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UPBEAT BIKERNET WEEKLY NEWS for January 2, 2020

I like it Already!

By Bandit, Rogue, Wayfarer, Barry Green, Sam, the Redhead, Laura, Bob T. Stealth, RFR and the entire crew
1/2/2020


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Hey,

I like this year already.
It’s going to be whacky and wonderful. It’s just the 2nd day of January and the world is back in business. We’re all doing what we did a couple of weeks ago, going about taking the trash out, feeding the dog and heading off to work.

Hell, I have all the Deadlines for Cycle Source Magazine etched into my 2020 Pin-Up calendar. We need to break the mold for 2020. Do something crazy. I’m going to go back to Bonneville this year with something completely different.

And I’m trying to buy a little place in Deadwood, SD and change up my life some. I hope everyone finds new challenges, new hope, new adventures and new love in 2020.

Click for all the info...
Click for all the info...



The Bikernet Weekly News is sponsored in part by companies who also dig Freedom including: Cycle Source Magazine, the MRF, Las Vegas Bikefest, Iron Trader News, ChopperTown, BorntoRide.com and the Sturgis Motorcycle Museum. Most recently Quick Throttle Magazine came on board.

Click for Quick Action.
Click for Quick Action.







2019 AMA MOTORCYCLIST OF THE YEAR: HAYLEY BELL
Organizer Drew Worldwide Attention to Women Riders

By Jim Witters

Although she has been riding for only five years, Hayley Bell found a way in 2019 to leave her indelible imprint on the world of motorcycling.

The 28-year-old from the United Kingdom is the founder and president of global business development for the Women Riders World Relay, a movement joined by thousands of motorcyclists from 84 countries to create a “global sisterhood of inspirational women” and to demonstrate to motorcycle manufacturers and makers of riding gear that female riders are a formidable and growing market that deserves their attention.

“For her efforts to promote the motorcycle lifestyle around the world and bring together riders from all nations and backgrounds, conveying the positive aspects of motorcycling and drawing attention to the market potential of female riders, Hayley Bell is the 2019 AMA Motorcyclist of the Year,” said Maggie McNalley-Bradshaw, chair of the AMA Board of Directors, which names the AMA Motorcyclist of the Year annually. “Women riders are an important segment of the motorcycling community and they are a critical building block for the future. Hayley’s efforts not only reaffirm that sentiment, but they help carry it forward at a time when motorcycling needs new riders in the fold.”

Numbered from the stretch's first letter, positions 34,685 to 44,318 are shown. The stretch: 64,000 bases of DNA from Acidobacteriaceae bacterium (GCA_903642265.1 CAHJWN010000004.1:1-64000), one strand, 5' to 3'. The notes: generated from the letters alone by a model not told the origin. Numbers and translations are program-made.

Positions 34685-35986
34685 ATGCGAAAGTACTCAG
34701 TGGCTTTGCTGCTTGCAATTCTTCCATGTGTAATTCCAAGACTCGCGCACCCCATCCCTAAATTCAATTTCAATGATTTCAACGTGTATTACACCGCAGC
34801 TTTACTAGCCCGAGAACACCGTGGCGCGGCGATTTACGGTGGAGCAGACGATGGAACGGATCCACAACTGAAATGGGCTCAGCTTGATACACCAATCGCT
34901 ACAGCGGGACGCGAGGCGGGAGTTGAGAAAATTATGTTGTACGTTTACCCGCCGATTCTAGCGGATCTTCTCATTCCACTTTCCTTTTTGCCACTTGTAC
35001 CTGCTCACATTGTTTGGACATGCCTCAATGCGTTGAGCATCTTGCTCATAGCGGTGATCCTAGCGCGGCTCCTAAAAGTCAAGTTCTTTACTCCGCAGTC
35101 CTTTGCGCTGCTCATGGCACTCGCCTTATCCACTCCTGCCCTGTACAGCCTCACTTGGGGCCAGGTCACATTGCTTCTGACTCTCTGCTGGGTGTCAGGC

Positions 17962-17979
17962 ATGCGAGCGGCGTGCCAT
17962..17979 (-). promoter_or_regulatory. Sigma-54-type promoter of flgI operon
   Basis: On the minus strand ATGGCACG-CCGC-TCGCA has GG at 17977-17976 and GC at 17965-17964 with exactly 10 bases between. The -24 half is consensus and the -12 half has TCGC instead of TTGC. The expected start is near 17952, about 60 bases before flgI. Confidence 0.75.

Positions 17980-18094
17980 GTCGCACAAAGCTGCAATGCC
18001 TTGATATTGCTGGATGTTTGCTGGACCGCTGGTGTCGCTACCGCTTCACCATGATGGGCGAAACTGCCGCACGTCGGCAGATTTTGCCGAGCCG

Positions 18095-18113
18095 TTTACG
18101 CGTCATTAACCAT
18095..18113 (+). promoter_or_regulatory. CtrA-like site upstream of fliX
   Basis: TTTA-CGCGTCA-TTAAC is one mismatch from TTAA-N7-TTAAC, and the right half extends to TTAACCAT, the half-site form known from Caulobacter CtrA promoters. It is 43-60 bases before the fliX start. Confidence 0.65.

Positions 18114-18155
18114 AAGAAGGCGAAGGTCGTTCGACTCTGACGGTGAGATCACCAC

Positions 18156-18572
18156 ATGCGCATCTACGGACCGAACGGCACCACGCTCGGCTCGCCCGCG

The AMA Motorcyclist of the Year is the individual who has had the most profound impact on the world of motorcycling during the past 12 months.

“I think Hayley was the first to say out loud what many women were thinking: ‘I am part of the fastest growing market in motorcycling. I have money and I want to buy gear that fits. Cater to me,’” said Liza Miller, founder of the Re-Cycle Garage, recipient of a 2019 Friend of the AMA Award and the vice president of public relations and media for the relay. “This is why so many women jumped on board so quickly. The time is now to change the world’s perception about women riders. And Hayley is the perfect role model.”

Bell grew up around motorcycles. Family members were riders. But Hayley wasn’t allowed to have a motorcycle.

“It wasn’t because I was a girl,” she said. “I was a bit reckless as a child.”

But the idea of being a motorcyclist “was always in the back of my mind.”

After finishing her schooling, Bell set out traveling. One of her stops was the Isle of Man TT, which “reignited the spark,” prompting her to take the test and get a motorcycle rider’s license.

“Soon after that, my ex-boyfriend took me for a ride on his bike, and I decided I wanted one of my own,” Bell said. “It was a quick turnaround.”

In the five years since she took up motorcycling, Bell has expanded her interests within the lifestyle.



The Relay
 
That desire to communicate the stories of others is the impetus behind the Women Riders World Relay.

“The real reason the WRWR started was that I wanted to show people what it is to be a female biker, how many of us there are, the vastness of the market,” Bell said. “And I wanted those stories to inspire other women.”

It worked.

“We had so many women who said, ‘I can’t do this,’ but then they did it,” Bell said. “The other riders were there to bond, build trust and give them a kick in the ass sometimes.

“For some of these women, this is the biggest thing they have done in their lives,” she said. “It’s the longest, coldest or the wettest ride they’ve ever taken. It’s the first time they’ve ridden with a partner or in a group or alone. This relay has provided firsts for so many.”

Participants have children, grandchildren or even great grandchildren, “and they are still riding,” Bell said. Riders ranged in age from 16 to 80.

“We have unleashed a collection of inspiring stories,” she said.

The participants carried the relay baton for a leg of the journey through their countries, then passed it along to the next group of riders.

Some rode through snow, at high altitudes—where altitude sickness can take a toll—and in temperatures below zero.
Bell related the story of one woman who was in tears 150 miles into a 500-mile day. She was on her phone, calling her partner to pick her up. She was ready to pack it in.
She saw Bell approach and said, “I’m done.”

Bell did not try to talk the woman out of her decision. Instead she delivered a simple message

“You’ll regret it if you quit now,” Bell told the woman.

“She battled through the rest of that day,” Bell said. “At the end, she said, ‘Thank you very much. I’ve achieved something. That was not an easy ride.’